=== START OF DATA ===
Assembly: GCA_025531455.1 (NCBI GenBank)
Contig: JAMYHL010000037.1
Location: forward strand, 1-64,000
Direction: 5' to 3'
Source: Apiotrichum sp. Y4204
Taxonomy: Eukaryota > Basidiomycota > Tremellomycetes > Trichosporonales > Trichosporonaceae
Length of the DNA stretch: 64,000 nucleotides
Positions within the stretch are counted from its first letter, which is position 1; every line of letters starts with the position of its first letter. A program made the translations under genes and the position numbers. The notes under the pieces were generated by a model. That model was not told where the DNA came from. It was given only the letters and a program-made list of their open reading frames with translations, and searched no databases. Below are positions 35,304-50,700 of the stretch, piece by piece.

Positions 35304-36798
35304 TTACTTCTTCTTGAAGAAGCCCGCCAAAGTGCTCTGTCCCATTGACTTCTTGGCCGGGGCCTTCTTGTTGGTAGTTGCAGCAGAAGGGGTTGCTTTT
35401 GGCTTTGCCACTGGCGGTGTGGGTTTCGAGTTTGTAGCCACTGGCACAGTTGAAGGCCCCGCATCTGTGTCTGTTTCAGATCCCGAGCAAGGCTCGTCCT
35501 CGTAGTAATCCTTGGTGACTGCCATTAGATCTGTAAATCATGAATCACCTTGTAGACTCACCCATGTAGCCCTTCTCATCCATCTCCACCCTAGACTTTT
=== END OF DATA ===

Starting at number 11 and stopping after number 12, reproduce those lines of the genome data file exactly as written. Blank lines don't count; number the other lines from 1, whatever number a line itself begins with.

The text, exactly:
35401 GGCTTTGCCACTGGCGGTGTGGGTTTCGAGTTTGTAGCCACTGGCACAGTTGAAGGCCCCGCATCTGTGTCTGTTTCAGATCCCGAGCAAGGCTCGTCCT
35501 CGTAGTAATCCTTGGTGACTGCCATTAGATCTGTAAATCATGAATCACCTTGTAGACTCACCCATGTAGCCCTTCTCATCCATCTCCACCCTAGACTTTT